In the five years of the Institute’s existence, what was your most satisfying program?
Well, I’d say that receiving $257,000 from the National Institutes of Health [for a conference and series examining genetic science, religious belief and public policy] would meet the criteria… It was a wonderful program that’s receiving rave reviews and has opened lots of doors to do more work on genetic science and policy issues in the Pacific Northwest.

What was the oddest or funniest thing that’s happened
during your tenure?

One moment that I’ll not forget took place at a town hall we did one month after 9/ll. A man in a red bow tie stood up and identified himself as the chief of police of Hillsboro… I began to look for security thinking he was nuts but as he talked he convinced me it was plausible he was who he said he was, Ron Louie, Chief of Police of Hillsboro. He said something that summarized for me how many folks thought at that time. “When I heard that they’d detained 400 people in connection with the twin towers I felt good. [Then] I woke up the next morning in a cold sweat thinking, was that legal…?” [Editor’s note: Louie later became a key Institute panelist on issues of security.]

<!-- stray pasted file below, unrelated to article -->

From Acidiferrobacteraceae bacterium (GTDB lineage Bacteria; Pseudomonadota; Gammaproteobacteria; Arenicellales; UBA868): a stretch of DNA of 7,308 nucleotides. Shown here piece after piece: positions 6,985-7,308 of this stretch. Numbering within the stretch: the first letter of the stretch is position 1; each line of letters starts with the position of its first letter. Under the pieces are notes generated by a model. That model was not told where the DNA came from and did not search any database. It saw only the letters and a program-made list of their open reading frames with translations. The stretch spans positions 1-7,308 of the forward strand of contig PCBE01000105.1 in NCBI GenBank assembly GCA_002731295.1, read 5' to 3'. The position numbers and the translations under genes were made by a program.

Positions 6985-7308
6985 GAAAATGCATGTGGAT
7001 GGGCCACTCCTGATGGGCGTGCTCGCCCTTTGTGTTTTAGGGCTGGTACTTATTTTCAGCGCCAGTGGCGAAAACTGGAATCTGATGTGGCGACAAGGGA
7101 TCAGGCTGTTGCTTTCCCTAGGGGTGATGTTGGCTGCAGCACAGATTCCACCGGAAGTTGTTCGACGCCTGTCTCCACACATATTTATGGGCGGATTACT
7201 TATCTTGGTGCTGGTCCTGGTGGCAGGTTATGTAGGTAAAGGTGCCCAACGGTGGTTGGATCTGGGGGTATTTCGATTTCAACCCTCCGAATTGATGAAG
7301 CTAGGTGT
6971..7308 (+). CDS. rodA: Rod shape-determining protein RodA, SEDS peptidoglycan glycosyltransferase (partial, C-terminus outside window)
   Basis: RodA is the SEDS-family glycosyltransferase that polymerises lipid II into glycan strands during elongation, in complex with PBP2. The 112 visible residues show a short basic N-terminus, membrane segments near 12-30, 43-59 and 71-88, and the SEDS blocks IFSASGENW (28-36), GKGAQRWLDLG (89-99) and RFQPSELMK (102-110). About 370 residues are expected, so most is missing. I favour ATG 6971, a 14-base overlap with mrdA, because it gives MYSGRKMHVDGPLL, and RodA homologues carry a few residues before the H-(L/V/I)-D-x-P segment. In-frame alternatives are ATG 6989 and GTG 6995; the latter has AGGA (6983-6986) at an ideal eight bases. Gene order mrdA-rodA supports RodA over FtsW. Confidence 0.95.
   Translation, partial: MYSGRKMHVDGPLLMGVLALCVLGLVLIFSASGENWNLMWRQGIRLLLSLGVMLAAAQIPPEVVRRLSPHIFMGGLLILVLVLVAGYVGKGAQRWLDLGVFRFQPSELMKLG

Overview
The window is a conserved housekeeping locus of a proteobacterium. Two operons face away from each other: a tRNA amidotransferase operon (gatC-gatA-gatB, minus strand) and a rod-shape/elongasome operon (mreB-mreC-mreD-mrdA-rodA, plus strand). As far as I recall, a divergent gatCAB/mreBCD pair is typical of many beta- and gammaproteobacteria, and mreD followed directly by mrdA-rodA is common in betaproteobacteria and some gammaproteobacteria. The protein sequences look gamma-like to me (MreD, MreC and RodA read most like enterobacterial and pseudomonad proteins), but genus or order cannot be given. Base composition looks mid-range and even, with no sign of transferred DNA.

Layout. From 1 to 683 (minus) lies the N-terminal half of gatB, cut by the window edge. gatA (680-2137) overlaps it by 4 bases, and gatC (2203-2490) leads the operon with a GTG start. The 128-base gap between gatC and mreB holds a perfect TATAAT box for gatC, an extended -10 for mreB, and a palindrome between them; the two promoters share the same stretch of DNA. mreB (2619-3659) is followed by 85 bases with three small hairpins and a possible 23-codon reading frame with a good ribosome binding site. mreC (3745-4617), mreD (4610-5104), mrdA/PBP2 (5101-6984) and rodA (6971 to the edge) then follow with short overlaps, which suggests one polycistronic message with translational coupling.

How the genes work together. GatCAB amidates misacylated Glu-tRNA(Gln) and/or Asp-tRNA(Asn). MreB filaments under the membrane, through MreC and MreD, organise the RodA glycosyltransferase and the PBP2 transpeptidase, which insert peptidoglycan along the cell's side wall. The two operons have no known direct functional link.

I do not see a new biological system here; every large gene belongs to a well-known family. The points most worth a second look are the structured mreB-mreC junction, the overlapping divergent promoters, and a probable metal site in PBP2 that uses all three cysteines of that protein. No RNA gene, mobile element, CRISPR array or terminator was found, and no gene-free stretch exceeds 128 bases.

What kinds of new programs are on the horizon?
A certificate of competency in specialized areas of healthcare ethics, an NIH research grant proposal building on the “Faithforum on Genetics” program, expansion of faculty development opportunities in community engagement programs, continuing education offerings in ethics and policy in each of the health professions, and student internships in Public Philosophy, National Security Issues, and “Ethics and Policy” for pre-health professional students in the College of Arts and Sciences.


For further information:

Pacific Institute for Ethics and Social Policy Website





Photo: Rob Rosenow